The early history of Prokofiev’s ballet Romeo and Juliet was chequered. Part of the problem was that Prokofiev decided that a happy ending was needed, as “living people can dance, dying ones can’t”. However, he was persuaded to change his mind and, following further revisions, the ballet was a success. Prokofiev subsequently prepared three orchestral suites, and Esa-Pekka Salonen and the Philharmonia performed a selection of eight movements in a lengthy programme opener, in fact forming the whole of the concert’s first half – a welcome change to be given such a substantial and engaging work as a starter.

Esa Pekka Salonen © Clive Barda
Esa Pekka Salonen
© Clive Barda
The opening “Montagues and Capulets” immediately grabbed attention, with razor sharp point to the brass entries. “The Child Juliet” was given delicate and skittish precision by the strings, and Salonen handled the nervy mood changes expertly. The sardonic “Minuet” followed, with an appropriately queasy trumpet solo, then “Masks” announced the arrival of the Montagues. Here, Prokofiev’s characterful wind and brass orchestration, combined with precise string articulation, is like a darker version of the procession in Peter and the Wolf, from the same period. The rich orchestral textures in the Balcony Scene contain considerable detail from the harps and divided strings, which Salonen brought out. For the “Morning Dance”, we’re inAlexander Nevsky territory (once again from the same period), with a gallop worthy of the great “Battle on the Ice”, and Salonen and the cellos and basses, had great fun. The placing of the lush “Romeo at the Fountain”, from early in the ballet, before the final portrayal of “The Death of Tybalt” might not make much dramatic sense, but it provided logical musical relief before the final onslaught. The rapid violin passagework was incredibly accurate and tight, and when the stabbing timpani, cellos and double basses took over, the violent conclusion was truly frightening, with Salonen delivering maximum venom. Way more than a curtain-raiser, this was a powerful performance, whetting the appetite for more Prokofiev to come.

Prokofiev’s Piano Concerto no. 3 in C major was completed in 1921, but was the culmination of work begun in sketches from as far back as ten years before. A work combining virtuosic, brittle writing with moments of high lyricism requires both technical command and sensitivity. Virtuosity was not a problem here, and Lang Lang’s energy was impressive, although excessive foot tapping and extreme gestures were highly distracting. His approach, however, was somewhat inconsistent in the opening movement, with some detail overemphasised by mannered articulation, yet at other times allowing detail to disappear behind the orchestra – not down to the orchestra playing too loudly, but more a sense of Lang Lang being rather detached and even at times distracted, with glances towards the audience. However, things briefly took flight in the sprightly interplay with the flutes and piccolo towards the end of the movement.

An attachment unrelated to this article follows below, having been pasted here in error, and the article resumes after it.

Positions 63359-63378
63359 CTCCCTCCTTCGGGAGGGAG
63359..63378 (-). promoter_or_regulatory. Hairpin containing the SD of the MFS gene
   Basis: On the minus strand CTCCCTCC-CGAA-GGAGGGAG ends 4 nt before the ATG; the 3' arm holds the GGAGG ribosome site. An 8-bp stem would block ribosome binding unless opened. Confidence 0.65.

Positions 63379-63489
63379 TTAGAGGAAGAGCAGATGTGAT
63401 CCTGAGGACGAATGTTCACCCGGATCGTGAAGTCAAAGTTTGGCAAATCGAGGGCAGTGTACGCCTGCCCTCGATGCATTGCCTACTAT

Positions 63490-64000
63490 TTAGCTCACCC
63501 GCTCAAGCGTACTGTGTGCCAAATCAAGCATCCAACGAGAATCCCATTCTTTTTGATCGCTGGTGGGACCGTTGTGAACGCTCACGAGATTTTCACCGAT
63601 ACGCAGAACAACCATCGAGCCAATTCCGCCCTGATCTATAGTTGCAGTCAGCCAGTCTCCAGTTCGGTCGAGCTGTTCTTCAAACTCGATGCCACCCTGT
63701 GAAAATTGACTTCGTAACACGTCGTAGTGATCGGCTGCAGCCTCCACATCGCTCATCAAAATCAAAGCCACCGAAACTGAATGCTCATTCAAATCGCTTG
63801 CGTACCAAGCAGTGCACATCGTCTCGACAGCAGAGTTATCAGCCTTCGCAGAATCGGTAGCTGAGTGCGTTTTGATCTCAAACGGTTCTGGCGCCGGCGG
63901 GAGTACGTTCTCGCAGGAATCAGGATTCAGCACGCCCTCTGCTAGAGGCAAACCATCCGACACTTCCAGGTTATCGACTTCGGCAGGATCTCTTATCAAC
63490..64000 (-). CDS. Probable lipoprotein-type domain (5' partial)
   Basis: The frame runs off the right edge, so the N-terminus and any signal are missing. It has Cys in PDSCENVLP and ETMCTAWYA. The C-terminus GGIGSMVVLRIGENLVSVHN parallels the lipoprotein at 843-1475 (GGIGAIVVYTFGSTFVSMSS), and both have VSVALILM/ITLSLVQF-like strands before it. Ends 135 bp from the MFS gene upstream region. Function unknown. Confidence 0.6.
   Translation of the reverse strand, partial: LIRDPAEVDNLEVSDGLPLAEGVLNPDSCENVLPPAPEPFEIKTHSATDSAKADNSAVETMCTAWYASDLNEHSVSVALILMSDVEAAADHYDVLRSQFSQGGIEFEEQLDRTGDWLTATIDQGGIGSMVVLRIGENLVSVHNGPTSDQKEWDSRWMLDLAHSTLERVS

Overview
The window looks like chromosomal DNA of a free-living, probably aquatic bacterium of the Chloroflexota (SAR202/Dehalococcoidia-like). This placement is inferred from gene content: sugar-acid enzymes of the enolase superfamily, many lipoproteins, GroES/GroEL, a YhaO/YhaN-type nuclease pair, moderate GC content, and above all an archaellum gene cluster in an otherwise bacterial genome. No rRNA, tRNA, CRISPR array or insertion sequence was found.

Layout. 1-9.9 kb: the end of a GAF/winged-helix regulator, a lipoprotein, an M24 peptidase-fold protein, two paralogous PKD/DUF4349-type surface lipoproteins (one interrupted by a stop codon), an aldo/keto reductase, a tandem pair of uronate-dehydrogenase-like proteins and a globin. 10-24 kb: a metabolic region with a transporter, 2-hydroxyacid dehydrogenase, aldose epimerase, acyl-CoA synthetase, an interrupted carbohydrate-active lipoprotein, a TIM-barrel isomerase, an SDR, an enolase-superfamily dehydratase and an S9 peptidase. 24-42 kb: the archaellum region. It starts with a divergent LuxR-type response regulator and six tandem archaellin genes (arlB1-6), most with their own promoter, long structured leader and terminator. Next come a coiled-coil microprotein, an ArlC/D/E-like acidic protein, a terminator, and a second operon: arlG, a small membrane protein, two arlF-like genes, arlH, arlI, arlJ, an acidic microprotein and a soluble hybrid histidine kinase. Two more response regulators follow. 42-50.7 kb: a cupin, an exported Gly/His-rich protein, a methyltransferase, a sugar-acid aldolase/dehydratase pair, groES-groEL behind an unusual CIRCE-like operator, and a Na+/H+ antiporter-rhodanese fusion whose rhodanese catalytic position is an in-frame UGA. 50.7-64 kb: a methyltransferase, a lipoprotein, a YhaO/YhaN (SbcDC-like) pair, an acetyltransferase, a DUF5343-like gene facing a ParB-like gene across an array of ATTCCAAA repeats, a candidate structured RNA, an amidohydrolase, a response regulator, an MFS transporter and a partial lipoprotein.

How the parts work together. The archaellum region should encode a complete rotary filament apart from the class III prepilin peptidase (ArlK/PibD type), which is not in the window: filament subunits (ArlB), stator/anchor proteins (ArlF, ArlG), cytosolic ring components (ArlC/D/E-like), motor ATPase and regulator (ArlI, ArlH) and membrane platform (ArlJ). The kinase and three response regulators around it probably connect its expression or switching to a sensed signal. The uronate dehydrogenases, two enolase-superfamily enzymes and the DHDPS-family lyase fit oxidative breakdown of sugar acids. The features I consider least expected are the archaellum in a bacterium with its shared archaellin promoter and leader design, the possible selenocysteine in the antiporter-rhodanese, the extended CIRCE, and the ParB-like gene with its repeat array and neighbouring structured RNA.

The gavotte second movement was taken at a steady pace, and there was some delicate playing from Lang Lang. Yet in the atmospheric fourth variation, one felt he might have taken a little more time and care over the lyricism in the writing. The finale contains some phenomenally difficult piano writing, and Lang Lang’s technical command could not be faulted, and the same could be said of the strings in some equally challenging music. However, once again in the lengthy lyrical central section, piano focus was lost, and there was a disconnect between Lang Lang and the orchestra. The return of the opening material proved more successful, and the furious coda brought the performance to a crowd-pleasing conclusion. Overall, a performance with moments of excitement marred by a lack of focus or a sense of partnership between pianist and orchestra.

However, disappointment was rapidly banished with a magnificent performance of Scriabin’s excessive, and somewhat egocentric, symphonic poem Le poème de l’extase. A sumptuous score, it captures in three sections the composer’s “soul in the orgy of love”, “the realisation of a fantastic dream”, and finally, “the glory of his own art”. The Debussy-esque opening, with tremolo strings, harps and woodwind is followed by an ebb and flow of swells, sudden bursts of energy, and moments of relative tranquillity. Salonen kept these rhapsodic and potentially directionless musings on track, and many orchestral players had moments to shine, not least the solo trumpet with the most insistent theme of the central section, depicting “the will to arise”. The music builds with thundering climaxes one after the other, with only brief interludes of respite. Salonen and the Philharmonia players maintained a wonderful level of delicacy in these momentary lulls, before really letting rip, joined by bells and organ for a triumphant climax. The glow of the final moments was relished by Salonen, the orchestra and the audience, who showed their most enthusiastic appreciation of the evening.